Broken Thumb (Child)

Your child has a broken bone (fracture) in the thumb. A broken thumb will likely be painful, swollen, and bruised. It may be crooked. Or it may look normal, but your child can't move it.

To confirm the break, X-rays or other imaging tests are done. The hand is then put into a splint or cast to protect the thumb and hold the bone in place while it heals. A broken bone usually heals within 4 to 6 weeks. But it may take longer depending on the extent of the injury. Depending on the location and severity of the break, your child may need more treatment. This might include surgery. 

If the thumbnail has been injured, it will probably fall off in 1 to 2 weeks. In some cases, it must be surgically removed. A new thumbnail will likely start to grow back within a month.

Home care

  • The healthcare provider may prescribe medicines for pain. Follow the provider's instructions for giving these medicines to your child. Don't give your child aspirin unless told to by the child’s provider.

  • Keep the child's hand elevated to reduce pain and swelling. This is most important during the first 48 hours after injury. As often as possible, have the child sit or lie down and place pillows under the child’s arm until the hand is raised above the level of the heart. For babies and toddlers, lay the child down and place pillows under the arm until the injury is raised above the level of the heart. Be sure the pillows don't move near the face of the baby or toddler. Never leave the child unsupervised.

  • Apply a cold pack to the injury to help control swelling. You can make a cold pack by wrapping a plastic bag of ice cubes in a thin towel. As the ice melts, be careful that the cast or splint doesn’t get wet. Don't place the ice directly on the skin, because this can cause damage. You can place a cold pack directly over a splint or cast.

  • Ice the injured area for up to 20 minutes every 1 to 2 hours the first day. Continue this 3 to 4 times a day for the next 2 days, then as needed. It may help to make a game of using the ice. But don't force your child to use the ice. 

  • Care for the splint or cast as you’ve been instructed. Don’t put any powders or lotions inside the splint or cast. Keep your child from sticking objects into the splint or cast.

  • Keep a splint or cast completely dry at all times. Cover the splint or cast with a plastic bag when your child bathes. Close the top end of the bag with tape or rubber bands. Keep the bag out of the water.

Follow-up care

Follow up with the child's healthcare provider, or as advised. Follow-up X-rays may be needed to see how the bone is healing. If your child was given a splint, it may be changed to a cast at the follow-up visit. If you were referred to a specialist, make that appointment promptly.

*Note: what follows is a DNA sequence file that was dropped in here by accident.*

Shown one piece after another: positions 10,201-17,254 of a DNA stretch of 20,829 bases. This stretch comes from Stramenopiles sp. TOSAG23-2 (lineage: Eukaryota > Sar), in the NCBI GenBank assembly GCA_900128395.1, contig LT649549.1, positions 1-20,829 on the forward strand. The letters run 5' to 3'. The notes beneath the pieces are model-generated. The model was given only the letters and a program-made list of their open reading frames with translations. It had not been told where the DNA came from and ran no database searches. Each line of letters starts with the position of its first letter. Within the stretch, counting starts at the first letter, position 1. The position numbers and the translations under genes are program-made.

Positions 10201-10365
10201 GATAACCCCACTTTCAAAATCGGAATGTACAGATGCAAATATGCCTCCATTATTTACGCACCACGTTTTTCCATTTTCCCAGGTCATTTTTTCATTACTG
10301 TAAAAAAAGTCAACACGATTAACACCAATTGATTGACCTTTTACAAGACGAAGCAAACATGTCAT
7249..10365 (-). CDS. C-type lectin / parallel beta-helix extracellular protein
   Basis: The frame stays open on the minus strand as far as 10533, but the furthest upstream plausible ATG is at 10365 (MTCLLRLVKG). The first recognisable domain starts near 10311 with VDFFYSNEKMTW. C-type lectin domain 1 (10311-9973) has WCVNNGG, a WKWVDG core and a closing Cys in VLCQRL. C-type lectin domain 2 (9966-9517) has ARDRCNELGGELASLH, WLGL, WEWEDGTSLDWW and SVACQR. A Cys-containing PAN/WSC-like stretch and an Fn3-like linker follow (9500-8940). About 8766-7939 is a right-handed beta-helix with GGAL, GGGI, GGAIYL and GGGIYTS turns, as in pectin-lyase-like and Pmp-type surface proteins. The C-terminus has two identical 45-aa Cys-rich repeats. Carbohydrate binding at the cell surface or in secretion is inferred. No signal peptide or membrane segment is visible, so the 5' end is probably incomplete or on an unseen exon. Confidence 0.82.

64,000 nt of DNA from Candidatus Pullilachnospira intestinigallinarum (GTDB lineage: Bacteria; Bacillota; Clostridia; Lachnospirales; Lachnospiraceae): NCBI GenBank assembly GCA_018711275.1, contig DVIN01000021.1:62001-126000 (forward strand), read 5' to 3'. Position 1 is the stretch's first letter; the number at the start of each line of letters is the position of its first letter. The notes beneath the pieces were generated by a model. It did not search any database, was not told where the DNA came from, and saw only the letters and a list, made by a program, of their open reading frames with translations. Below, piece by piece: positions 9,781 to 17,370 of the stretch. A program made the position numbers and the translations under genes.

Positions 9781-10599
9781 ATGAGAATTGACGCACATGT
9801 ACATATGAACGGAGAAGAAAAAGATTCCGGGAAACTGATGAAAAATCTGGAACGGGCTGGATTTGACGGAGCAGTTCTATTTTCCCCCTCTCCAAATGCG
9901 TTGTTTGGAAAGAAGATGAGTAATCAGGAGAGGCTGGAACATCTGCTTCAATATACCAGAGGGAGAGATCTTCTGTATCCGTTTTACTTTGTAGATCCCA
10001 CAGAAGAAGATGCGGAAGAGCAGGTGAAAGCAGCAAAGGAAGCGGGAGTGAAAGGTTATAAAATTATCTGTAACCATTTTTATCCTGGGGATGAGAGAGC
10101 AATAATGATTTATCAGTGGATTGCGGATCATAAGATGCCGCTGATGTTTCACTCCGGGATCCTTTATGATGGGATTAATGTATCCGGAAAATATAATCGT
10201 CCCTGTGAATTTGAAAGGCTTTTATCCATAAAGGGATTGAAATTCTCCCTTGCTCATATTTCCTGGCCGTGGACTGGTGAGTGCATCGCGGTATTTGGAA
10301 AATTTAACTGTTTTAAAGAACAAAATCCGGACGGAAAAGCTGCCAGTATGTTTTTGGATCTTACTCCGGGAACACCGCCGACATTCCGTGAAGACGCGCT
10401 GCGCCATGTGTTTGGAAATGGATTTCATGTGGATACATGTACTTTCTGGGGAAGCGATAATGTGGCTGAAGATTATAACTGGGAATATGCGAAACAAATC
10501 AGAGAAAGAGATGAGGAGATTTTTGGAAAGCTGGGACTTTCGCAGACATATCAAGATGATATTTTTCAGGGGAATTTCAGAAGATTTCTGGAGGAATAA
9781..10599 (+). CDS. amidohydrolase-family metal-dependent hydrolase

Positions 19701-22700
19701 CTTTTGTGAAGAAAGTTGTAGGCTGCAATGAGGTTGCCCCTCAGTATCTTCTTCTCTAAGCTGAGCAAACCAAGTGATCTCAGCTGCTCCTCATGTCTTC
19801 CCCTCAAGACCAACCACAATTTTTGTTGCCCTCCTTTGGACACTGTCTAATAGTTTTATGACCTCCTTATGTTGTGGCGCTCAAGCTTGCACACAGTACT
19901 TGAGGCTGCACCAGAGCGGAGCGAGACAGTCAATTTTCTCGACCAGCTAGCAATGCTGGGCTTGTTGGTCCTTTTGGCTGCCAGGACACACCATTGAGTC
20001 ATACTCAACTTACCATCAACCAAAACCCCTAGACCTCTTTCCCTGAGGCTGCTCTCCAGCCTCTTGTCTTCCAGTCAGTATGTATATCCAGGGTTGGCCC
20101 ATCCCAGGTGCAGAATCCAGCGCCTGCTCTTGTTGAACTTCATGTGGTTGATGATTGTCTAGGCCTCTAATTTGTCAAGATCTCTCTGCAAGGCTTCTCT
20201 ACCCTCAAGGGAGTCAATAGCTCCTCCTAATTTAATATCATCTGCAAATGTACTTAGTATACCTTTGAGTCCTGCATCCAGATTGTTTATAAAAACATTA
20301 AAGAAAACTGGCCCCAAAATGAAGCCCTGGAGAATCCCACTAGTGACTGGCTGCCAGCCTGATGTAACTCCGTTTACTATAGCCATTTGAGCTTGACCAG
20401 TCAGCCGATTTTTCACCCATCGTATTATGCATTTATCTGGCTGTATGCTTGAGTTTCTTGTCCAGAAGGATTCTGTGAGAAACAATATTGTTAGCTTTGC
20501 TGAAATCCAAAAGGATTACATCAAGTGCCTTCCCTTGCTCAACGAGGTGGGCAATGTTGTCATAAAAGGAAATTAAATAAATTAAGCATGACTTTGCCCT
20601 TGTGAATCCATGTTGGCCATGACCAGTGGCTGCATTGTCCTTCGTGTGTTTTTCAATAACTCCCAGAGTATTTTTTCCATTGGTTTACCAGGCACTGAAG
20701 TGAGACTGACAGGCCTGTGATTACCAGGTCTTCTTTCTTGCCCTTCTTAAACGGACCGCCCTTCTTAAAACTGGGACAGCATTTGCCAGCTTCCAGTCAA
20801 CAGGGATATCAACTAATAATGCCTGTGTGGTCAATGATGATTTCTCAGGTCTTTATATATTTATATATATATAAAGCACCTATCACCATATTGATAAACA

Special note to parents

Healthcare providers are trained to recognize injuries like this one in young children as a sign of possible abuse. Several healthcare providers may ask questions about how your child was injured. Healthcare providers are required by law to ask you these questions. This is done for protection of the child. Please try to be patient and not take offense.

When to seek medical advice

Call your child's healthcare provider right away if any of these occur:

  • Wet or soft splint or cast

  • Splint or cast is too tight. Loosen a splint before calling for help.

  • Increasing swelling or pain after a splint or cast is put on the hand. Babies not yet old enough to talk may show pain with crying that can't be soothed.

  • Injured thumb, nearby fingers, or the hand are cold, blue, numb, burning, or tingly 

  • Child can’t move the fingers on the injured hand

  • Redness, warmth, swelling, or drainage from the wound, or foul odor from the cast or splint

  • In babies, fussiness or crying that can't be soothed

  • Fever (see Fever and children, below)

  • Chills

Call 911

Call 911 if your child has:

  • Trouble breathing

  • Confusion

  • Trouble awakening or is very drowsy

  • Fainting or loss of consciousness

  • Rapid heart rate

  • Seizure

  • Stiff neck

Fever and children

Always use a digital thermometer to check your child’s temperature. Never use a mercury thermometer.

For babies and toddlers, be sure to use a rectal thermometer correctly. A rectal thermometer may accidentally poke a hole in (perforate) the rectum. It may also pass on germs from the stool. Always follow the product maker’s directions for proper use. If you don’t feel comfortable taking a rectal temperature, use another method. When you talk to your child’s healthcare provider, tell him or her which method you used to take your child’s temperature.

Here are guidelines for fever temperature. Ear temperatures aren’t accurate before 6 months of age. Don’t take an oral temperature until your child is at least 4 years old.

Baby under 3 months old:

  • Ask your child’s healthcare provider how you should take the temperature.

  • Rectal or forehead (temporal artery) temperature of 100.4°F (38°C) or higher, or as directed by the provider

  • Armpit temperature of 99°F (37.2°C) or higher, or as directed by the provider

Child age 3 to 36 months:

  • Rectal, forehead (temporal artery), or ear temperature of 102°F (38.9°C) or higher, or as directed by the provider

  • Armpit temperature of 101°F (38.3°C) or higher, or as directed by the provider

Child of any age:

  • Repeated temperature of 104°F (40°C) or higher, or as directed by the provider

  • Fever that lasts more than 24 hours in a child under 2 years old. Or a fever that lasts for 3 days in a child 2 years or older.

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